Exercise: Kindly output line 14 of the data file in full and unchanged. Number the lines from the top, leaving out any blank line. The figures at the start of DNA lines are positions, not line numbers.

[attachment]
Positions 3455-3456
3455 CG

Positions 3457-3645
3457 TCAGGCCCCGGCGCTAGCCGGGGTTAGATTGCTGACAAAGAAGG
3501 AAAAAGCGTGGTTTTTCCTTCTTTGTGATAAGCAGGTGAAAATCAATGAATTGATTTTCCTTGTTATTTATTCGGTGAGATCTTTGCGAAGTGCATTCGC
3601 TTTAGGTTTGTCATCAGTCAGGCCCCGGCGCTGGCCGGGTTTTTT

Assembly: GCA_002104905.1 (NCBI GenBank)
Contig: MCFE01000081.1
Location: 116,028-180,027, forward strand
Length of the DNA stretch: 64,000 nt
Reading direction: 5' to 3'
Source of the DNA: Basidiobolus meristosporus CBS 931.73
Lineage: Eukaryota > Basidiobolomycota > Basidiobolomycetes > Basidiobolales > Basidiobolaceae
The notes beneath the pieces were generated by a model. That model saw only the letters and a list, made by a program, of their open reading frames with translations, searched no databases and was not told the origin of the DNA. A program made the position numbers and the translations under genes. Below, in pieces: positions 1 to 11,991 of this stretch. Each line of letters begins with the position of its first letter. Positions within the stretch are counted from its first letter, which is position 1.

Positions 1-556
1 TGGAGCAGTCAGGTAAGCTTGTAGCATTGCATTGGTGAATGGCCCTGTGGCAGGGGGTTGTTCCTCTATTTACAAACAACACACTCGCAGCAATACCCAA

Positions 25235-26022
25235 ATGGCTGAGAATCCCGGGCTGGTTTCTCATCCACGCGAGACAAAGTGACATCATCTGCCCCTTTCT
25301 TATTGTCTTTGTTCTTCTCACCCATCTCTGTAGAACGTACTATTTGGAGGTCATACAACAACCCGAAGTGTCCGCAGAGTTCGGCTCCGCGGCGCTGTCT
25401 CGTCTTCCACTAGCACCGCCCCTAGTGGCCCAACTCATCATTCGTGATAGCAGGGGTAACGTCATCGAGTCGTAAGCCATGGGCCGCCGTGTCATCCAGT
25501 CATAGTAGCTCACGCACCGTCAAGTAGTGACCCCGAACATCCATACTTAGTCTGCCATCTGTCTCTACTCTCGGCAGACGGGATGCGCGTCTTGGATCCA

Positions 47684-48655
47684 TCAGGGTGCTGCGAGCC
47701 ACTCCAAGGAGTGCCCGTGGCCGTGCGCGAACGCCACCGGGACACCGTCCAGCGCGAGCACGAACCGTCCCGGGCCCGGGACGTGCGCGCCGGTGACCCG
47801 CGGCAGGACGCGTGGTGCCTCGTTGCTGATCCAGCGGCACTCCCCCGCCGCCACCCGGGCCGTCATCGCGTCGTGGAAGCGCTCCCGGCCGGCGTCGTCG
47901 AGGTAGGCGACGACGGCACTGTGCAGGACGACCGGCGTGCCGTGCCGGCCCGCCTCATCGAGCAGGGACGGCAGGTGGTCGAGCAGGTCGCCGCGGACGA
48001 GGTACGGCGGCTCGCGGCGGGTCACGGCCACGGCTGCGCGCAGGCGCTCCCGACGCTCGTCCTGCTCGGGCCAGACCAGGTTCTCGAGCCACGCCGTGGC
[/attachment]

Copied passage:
The notes beneath the pieces were generated by a model. That model saw only the letters and a list, made by a program, of their open reading frames with translations, searched no databases and was not told the origin of the DNA. A program made the position numbers and the translations under genes. Below, in pieces: positions 1 to 11,991 of this stretch. Each line of letters begins with the position of its first letter. Positions within the stretch are counted from its first letter, which is position 1.